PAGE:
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Yoga for Life....Changes

Pregnant woman doing yoga

January 2017 is all about loving your body at Love Your Body. So, we are thrilled that our friends at Tree House Yoga have agreed to do a series of blog posts for our series Happy Body! In this week's post, Purvi (Patel) Lippincott writes about adjusting your yoga practice to embrace your body's changes, whether being pregnant, recovering from injury or experiencing new aches and pains. See below for her full bio.

It doesn’t take carrying a baby or giving birth to need to modify our practice. You might have new or long-standing aches and pains in the body as you recover from surgery, an accident or a big race. Whatever the situation you should listen to your body and adjust as needed.

These tips and techniques are for anyone looking to modify their general practice to accommodate life changes. This is stuff I have picked up along the way in my 5-ish years of teaching, trainings and most recently as a growing, soon-to-be-mama. If you have any issues with back, legs or any other part of the body you may consider changing some of your practice to better serve you. What I have learned along the way is pushing doesn’t make for progress and more often than not it leads to injury. Most importantly, if you are looking for modifications to accommodate your practice as life calls for us to be flexible (yoga joke!) these are the top three things that have worked for me and my students.

*Please note, I am not trained in Prenatal Yoga. For pregnant women, if you can get to a prenatal class that’s fantastic. I often need to make my practice fit my scattered schedule + getting to a specific Prenatal Class is not usually an option for me.

  1. Twisting takes space and sometimes we just don’t have any extra room. A posture such as Chair, High or Low Lunge can be intensified and deepened with a twist, prayer twist is one of the deepest and common variations. If you don’t have room with a growing womb, modifying is a great option. You can still get the benefits from twisting without needing to go so deep for times when range of movement is limited. You can modify by simply keeping the arms long. Protect your pelvic muscles (and a growing placenta for mamas!) by maintaining extension here. Arms reaching in opposite direction works great and you can keep the integrity of the twist. Focus on keeping the sensations in the upper part of the torso and less about turning deeply from the waist.

  2. Core is in every pose. Core focused movements can be just as powerful when we modify them from a reclined position. For pregnant women your growing uterus (early in the second trimester) starts to become heavy enough to put pressure on your vena cava, When spending long periods lying on your back this may reduce blood flow from your lower limbs to your heart and it can lead to placental separation. Try a seated posture with deep breathing techniques focusing on abdominal engagement. Bridge lifts are a great option for activating core while strengthening the butt and hips. Dolphin to forearm plank, my personal favorite, removes pressure from the wrists and asks for full core activation.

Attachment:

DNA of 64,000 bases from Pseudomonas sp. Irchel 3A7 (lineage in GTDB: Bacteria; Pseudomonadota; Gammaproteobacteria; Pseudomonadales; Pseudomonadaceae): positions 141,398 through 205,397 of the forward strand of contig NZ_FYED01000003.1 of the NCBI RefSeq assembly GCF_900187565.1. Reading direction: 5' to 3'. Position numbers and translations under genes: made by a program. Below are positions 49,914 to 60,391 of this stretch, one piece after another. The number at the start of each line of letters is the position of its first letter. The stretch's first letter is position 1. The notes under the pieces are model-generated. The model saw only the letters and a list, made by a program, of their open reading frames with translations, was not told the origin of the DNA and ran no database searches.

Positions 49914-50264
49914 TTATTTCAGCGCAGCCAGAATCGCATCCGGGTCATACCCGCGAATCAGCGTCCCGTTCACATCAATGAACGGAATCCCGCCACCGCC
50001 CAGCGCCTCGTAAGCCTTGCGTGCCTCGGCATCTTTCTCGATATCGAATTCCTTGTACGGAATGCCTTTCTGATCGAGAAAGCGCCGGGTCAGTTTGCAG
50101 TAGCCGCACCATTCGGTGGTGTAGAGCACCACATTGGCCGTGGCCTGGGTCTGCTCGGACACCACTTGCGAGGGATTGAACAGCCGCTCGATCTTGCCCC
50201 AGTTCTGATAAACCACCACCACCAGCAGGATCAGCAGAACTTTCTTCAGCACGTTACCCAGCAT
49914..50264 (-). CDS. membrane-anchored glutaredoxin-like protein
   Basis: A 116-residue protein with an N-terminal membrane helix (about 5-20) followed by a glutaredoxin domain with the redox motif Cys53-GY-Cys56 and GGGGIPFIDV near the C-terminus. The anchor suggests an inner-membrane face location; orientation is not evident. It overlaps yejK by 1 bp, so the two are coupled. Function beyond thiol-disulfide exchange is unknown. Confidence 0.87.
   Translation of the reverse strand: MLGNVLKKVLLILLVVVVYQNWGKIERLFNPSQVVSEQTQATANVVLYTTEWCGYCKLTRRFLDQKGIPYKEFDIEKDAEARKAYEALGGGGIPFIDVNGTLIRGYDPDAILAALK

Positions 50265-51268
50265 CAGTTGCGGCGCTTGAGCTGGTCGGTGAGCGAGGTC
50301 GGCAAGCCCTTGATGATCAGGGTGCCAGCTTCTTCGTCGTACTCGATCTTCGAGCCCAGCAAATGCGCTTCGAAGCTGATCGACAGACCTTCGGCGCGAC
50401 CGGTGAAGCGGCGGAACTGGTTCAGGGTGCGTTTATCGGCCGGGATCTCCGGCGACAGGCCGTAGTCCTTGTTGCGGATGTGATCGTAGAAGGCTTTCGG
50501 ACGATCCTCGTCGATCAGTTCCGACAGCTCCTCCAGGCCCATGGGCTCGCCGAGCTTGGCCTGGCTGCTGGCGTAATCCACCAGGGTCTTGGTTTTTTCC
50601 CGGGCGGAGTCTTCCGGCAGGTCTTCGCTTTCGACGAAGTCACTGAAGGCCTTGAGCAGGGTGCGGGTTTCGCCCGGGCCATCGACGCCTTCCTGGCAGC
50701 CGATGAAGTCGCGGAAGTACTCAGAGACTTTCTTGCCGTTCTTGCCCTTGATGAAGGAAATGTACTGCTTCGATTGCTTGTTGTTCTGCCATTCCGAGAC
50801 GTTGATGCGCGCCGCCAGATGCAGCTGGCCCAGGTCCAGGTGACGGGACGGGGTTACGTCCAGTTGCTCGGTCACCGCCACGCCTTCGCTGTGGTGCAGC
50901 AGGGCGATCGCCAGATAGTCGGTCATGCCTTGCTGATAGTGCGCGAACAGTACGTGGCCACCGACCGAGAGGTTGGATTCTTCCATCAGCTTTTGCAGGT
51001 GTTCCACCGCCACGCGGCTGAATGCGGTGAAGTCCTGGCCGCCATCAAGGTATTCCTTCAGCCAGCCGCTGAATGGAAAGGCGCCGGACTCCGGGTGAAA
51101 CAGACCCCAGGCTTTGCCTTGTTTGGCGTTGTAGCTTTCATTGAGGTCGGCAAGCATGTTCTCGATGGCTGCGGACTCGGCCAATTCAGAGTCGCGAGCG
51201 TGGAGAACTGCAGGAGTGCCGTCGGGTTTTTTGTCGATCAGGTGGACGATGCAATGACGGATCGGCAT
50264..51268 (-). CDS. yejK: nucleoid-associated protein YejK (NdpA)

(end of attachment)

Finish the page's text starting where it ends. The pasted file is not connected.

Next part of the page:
3. Savasana. This marks the end of your asana practice do yourself a favor and choose your most comfortable pose. Low back pain is common, there is no need to suffer through it. Simply put, forcing a pose sucks. Forcing corpse pose sucks even more. This is one of the most difficult poses because we practice stillness and turn deeply inward for 5-15 minutes. If your low back hurts in this pose it can be even more challenging. You can prop a bolster on a couple blocks and recline on this, if available. If you can’t do that, lying on your left side with a blanket, towel or your arm gently under the head to elevate it works great.

Don’t force or coerce the pose, it’s most important to find steadiness in mind and body.

Love & light - Purvi

About Purvi:

Purvi (Patel) Lippincott has been practicing yoga long before she even knew what it was. Growing up in the Hindu culture she had an instilled sense of spirituality and a deep connection with the yogic culture. These beliefs coupled with an innate draw to yoga, Purvi started digging in to an asana practice in 2007. Eventually, her love for yoga expanded beyond her mat and she completed her teacher training. Most recently completing her 500 hour advanced training in Kerala, India. She has been practicing since 2007 and teaching since 2012.

Purvi really appreciates the community aspect of yoga and you’ll often find her teaching and taking classes around Indianapolis. She has two dogs, is a a music fanatic and loves to laugh.

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